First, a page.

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How Urban Farming Could Change Hawaii

For all its lushness, the state imports the vast majority of its food. Advocates like Hunter Heaivilin think they have the solution.
Hunter Heaivilin
Hunter HeaivilinMeagan Suzuki

On a balmy January afternoon, as he drives northwest along Oahu's sun-washed coast, Hunter Heaivilin happily explains his plans for creating an urban food forest in downtown Honolulu.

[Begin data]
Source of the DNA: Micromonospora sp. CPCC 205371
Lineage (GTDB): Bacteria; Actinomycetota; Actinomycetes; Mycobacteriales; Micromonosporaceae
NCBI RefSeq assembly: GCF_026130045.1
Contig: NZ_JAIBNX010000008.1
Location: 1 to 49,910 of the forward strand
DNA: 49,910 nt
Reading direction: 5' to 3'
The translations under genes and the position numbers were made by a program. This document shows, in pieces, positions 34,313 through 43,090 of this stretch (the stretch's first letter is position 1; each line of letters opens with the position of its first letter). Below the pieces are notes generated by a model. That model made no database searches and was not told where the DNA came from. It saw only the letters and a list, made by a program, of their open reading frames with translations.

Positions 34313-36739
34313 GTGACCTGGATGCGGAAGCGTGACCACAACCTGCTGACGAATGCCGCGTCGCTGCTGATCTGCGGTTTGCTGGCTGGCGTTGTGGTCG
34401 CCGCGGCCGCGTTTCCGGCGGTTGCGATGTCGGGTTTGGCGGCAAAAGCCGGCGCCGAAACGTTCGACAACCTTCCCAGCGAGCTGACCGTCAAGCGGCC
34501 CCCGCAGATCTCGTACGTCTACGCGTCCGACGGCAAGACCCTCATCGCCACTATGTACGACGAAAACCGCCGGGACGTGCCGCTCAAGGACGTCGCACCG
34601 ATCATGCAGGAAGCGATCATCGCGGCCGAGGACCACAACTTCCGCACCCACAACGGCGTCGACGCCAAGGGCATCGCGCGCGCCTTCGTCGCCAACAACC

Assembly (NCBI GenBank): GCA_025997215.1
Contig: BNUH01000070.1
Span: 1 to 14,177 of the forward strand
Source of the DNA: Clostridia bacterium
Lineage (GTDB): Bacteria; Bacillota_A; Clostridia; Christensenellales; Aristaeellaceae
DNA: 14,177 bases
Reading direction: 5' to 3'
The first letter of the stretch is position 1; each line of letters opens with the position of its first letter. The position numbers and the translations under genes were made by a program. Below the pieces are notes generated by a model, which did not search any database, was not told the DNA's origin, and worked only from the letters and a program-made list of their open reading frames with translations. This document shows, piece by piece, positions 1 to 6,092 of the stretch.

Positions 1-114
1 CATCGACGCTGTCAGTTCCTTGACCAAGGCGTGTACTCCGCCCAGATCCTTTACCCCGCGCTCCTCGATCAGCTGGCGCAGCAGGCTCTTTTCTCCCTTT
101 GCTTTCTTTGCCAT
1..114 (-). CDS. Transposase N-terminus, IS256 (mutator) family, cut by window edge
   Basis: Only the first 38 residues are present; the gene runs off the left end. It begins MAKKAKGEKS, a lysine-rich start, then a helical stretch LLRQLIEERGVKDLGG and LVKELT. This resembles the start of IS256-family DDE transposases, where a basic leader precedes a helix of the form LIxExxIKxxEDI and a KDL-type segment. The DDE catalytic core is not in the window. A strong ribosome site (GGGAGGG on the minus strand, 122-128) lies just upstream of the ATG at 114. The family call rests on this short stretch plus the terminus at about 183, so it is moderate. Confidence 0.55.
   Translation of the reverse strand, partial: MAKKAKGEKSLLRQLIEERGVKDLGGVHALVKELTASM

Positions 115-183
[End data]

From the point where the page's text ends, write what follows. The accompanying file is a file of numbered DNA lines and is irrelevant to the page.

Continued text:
A full 2,400 miles from California, Hawaii boasts gasoline and housing prices among the country's highest, but one of the state's biggest imports—and a major factor in the high cost of living for its 1.4 million residents—is food. Estimates suggest that more than 85 percent of Hawaii's food is shipped in from across the Pacific, while a 2012 study by the state found that "replacing just 10 percent of the food Hawaii currently imports would amount to approximately $313 million dollars which would remain in the State."